46

How can I read from variable with while read line?

For example:

the_list=$(..code..)

while read line
do
        echo $line

done < $the_list

using the code above gives me error:

./copy.sh: line 25: $the_list: ambiguous redirect

4 Answers 4

74

You can write:

while IFS= read -r line
do
    echo "$line"
done <<< "$the_list"

See §3.6.7 "Here Strings" in the Bash Reference Manual.

(I've also taken the liberty of adding some double-quotes, and adding -r and IFS= to read, to avoid too much mucking around with the contents of your variables.)

2
  • 2
    Does IFS= set the IFS to null character? Why do you need it in this case?
    – doubleDown
    Oct 29, 2012 at 14:09
  • 6
    @doubleDown: IFS= sets $IFS to the empty string (so it doesn't contain any characters at all). In this case, since there's only one field, its only effect is to prevent the removal of leading IFS-characters from the start of the line. (To see what I mean, compare read foo <<< ' bar' ; echo "$foo" with IFS= read foo <<< ' bar' ; echo "$foo".)
    – ruakh
    Oct 29, 2012 at 14:25
27

If you do not use the variable for anything else, you can even do without it:

while read line ; do
    echo $line
done < <( ... code ... )
25

You can just use

your_code | while read line;
do
    echo $line
done

if you don't mind the while loop executing in a subshell (any variables you modify won't be visible in the parent after the done).

3
  • This is an old reply. I am interested in the "...(any variables you modify won't be visible in the parent after the done)." part of the statement. How will they be then visible? The following example echo "${NAMES/,/$'\n'}" |while read -r NAME ;do TMP=${NAME#*_} ;TMP2=${TMP%_*_*_*_*_*} ;OUTPUT+=${TMP2/$'\n'/,} ;done won't return anything with echo $OUTPUT after the loop, for example. Jul 22, 2021 at 14:49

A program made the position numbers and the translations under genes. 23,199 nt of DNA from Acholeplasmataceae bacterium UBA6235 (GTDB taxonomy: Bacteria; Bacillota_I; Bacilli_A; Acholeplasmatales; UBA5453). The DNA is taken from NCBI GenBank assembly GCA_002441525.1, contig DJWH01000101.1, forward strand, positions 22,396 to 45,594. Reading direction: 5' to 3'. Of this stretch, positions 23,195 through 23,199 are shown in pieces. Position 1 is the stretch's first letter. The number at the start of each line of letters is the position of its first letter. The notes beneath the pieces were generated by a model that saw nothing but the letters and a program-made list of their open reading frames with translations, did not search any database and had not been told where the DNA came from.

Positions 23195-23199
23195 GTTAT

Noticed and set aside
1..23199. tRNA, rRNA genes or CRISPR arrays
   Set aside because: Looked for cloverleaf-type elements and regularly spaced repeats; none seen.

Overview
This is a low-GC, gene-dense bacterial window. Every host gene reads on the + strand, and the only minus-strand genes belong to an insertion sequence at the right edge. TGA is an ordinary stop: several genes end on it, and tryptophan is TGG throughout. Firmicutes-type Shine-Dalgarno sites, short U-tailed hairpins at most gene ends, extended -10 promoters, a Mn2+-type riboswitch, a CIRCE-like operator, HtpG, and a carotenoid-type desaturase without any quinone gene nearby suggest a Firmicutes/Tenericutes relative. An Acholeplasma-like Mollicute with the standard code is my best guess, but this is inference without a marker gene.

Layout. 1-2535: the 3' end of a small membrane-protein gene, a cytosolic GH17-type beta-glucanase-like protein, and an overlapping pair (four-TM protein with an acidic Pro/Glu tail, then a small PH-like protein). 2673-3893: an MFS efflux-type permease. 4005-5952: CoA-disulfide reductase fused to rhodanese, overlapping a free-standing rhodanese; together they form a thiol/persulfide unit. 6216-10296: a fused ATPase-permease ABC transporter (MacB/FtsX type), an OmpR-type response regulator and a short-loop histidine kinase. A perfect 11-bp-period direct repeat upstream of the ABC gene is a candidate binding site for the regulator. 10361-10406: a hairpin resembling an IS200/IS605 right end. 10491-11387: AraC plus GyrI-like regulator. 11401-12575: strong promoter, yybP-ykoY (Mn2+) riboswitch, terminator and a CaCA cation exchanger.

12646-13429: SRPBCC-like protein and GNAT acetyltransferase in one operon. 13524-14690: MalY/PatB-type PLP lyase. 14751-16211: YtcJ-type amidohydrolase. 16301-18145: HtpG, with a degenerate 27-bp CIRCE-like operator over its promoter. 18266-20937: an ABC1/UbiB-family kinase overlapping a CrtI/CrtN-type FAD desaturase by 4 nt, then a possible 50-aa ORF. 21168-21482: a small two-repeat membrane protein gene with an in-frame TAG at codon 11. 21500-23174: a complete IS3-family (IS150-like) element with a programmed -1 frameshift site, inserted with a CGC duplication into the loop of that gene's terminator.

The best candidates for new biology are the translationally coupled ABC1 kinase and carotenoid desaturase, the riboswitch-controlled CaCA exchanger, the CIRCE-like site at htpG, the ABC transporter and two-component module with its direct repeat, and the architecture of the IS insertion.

• 1
    They won't, as I said. You're creating and/or modifying variables in a different process. However, variables are not the only form of output: the loop can still print output directly to the shared stdout (as, in fact, this example does), and it can still operate on files which persist after the subshell exits.
    – Useless
    Jul 22, 2021 at 16:40
  • Thanks (again)! The following somewhat elaborated example works exactly the way I need :-): Looping over NAMES=x_myd11a1_lst_night_2019_01_01T01_30_00,x_myd21a1_lst_night_2019_01_01T01_30_00 via while read -r NAME; do TMP=${NAME#*_} ;TMP2="${TMP%_*_*_*_*_*}" ;if [ -z $OUTPUT ] ;then OUTPUT+=${TMP2:-$TMP2} ;else OUTPUT+=${OUTPUT:+,$TMP2} ;fi ;done <<< ${NAMES//,/$'\n'*} derives the OUTPUT variable echo $OUTPUT: myd11a1_lst_night,myd21a1_lst_night. Jul 22, 2021 at 20:41
-4

Script file should be in Linux mode. Previously it was in dos mode. I changed it by using dos2unix filename.

e.g.:

dos2unix sshcopy.sh

Now it works for me.

1
  • 1
    The answer proposed by ruakh was accepted by the asker. This means that the problem was not related to the script's file format. Jun 25, 2013 at 23:40

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